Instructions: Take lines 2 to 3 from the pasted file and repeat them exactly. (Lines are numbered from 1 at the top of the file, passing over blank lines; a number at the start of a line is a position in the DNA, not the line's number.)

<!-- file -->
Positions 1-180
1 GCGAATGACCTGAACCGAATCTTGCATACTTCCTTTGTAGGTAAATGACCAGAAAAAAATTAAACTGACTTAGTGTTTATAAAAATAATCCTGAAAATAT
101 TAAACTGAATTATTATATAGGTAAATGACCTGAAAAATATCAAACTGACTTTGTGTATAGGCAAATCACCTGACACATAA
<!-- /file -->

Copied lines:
1 GCGAATGACCTGAACCGAATCTTGCATACTTCCTTTGTAGGTAAATGACCAGAAAAAAATTAAACTGACTTAGTGTTTATAAAAATAATCCTGAAAATAT
101 TAAACTGAATTATTATATAGGTAAATGACCTGAAAAATATCAAACTGACTTTGTGTATAGGCAAATCACCTGACACATAA